The Republic is a strangely familiar place—a baroque approximation of Gold Rush era-California with an overlay of Aztec ceremony—yet the characters who populate it are true originals: rockstar magicians, murderous gloves, bouncing boy terrors, blue tinted butlers, sentient squids, and a three-year-old Little Tiny Doom and her vengeful pink plush pig.
By turn whimsical and horrific (sometime in the same paragraph), Wilce’s stories have been characterized as “screwball comedies for goths” but they could also be described as “historical fantasies” or “fanciful histories,” for there are nuggets of historical fact hidden in them there lies.
Flora Segunda is not looking forward to her fast-approaching 14th birthday, as she has to make a dress, give a speech, and then join the army. Dallying, she is late for school, and decides to take a shortcut through the dilapidated 11,000-roomed house she inhabits a small corner of with her high-ranking mother, mad father, and several large boisterous dogs. This detour sets of a train of events of ever-magnifying consequences, as she meets their banished butler, and starts to use her magical powers.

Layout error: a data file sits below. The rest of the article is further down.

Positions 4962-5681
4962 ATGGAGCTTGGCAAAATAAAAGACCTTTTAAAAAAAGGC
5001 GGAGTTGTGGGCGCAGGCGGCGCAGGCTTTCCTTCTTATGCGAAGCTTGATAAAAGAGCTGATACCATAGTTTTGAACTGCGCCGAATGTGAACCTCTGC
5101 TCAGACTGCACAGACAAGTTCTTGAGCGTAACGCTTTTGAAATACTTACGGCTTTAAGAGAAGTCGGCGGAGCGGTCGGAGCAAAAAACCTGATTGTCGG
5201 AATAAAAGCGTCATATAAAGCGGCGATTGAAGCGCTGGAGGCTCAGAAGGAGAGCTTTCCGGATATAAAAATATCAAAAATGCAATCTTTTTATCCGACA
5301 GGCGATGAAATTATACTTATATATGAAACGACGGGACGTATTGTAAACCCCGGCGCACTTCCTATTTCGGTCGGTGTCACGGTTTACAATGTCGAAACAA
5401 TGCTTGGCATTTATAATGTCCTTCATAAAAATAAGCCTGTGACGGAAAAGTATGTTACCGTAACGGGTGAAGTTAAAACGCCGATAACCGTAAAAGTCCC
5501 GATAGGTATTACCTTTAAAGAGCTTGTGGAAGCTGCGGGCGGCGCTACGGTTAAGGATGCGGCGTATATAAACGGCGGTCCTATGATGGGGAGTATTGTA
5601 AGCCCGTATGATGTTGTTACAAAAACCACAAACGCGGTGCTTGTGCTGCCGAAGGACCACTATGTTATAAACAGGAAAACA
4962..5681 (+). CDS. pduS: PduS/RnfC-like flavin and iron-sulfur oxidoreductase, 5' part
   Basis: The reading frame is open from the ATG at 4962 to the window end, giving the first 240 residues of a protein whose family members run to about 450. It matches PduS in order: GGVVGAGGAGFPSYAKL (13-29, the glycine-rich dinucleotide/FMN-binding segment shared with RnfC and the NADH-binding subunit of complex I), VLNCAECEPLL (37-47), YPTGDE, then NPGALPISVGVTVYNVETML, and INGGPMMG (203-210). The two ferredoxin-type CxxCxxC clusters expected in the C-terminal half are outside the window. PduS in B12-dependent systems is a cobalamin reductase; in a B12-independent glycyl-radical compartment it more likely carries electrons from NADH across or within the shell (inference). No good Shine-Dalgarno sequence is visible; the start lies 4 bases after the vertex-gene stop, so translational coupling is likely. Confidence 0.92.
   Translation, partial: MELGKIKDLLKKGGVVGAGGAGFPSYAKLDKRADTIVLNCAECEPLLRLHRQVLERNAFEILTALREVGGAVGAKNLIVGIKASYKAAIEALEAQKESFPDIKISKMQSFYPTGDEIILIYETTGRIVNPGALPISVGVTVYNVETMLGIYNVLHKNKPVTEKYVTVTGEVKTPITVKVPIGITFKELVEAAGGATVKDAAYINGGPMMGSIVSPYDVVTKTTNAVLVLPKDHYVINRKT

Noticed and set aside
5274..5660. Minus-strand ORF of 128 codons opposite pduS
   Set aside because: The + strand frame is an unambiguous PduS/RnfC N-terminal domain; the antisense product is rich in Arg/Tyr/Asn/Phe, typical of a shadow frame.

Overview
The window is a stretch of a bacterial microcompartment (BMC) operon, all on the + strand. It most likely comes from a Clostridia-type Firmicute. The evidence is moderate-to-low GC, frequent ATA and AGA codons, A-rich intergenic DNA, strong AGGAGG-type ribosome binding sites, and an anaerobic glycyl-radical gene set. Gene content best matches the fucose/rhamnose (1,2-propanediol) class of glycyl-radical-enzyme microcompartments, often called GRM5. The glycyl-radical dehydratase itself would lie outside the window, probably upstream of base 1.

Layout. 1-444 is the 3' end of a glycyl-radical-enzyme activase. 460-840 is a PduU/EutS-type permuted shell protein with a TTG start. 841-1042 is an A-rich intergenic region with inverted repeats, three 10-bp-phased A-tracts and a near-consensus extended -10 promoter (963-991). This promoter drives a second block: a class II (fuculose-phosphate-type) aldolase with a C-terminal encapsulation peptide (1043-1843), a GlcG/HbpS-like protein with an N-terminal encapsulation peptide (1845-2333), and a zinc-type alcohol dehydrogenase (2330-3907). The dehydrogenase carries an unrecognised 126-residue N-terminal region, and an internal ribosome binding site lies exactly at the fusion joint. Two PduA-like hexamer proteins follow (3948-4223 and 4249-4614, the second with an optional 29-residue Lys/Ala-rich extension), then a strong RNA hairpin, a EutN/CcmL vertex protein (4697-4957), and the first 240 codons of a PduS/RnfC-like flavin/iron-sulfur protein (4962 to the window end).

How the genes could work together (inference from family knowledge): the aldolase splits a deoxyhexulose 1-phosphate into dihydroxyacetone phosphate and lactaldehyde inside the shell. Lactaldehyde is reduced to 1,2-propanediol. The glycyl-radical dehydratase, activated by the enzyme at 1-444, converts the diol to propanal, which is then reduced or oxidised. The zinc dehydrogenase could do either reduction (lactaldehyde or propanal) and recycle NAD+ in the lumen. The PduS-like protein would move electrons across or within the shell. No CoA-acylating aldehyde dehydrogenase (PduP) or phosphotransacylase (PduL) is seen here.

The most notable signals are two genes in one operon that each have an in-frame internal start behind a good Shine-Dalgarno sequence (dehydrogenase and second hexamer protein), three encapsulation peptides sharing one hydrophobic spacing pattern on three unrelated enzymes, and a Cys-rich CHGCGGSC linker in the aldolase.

This is interesting, in a peculiar sort of way. It's told in a first person, slightly archaic, slightly surreal way. Events that initially appear to be just more baroque colour later turn out to have major significance, and the plot rattles along in many unexpected directions with startling setbacks. Flora is an interesting character, trying, and often failing, to emulate the legendary bold courageous ranger Nini Mo, yet pulling through in the end.
Strange, but fun.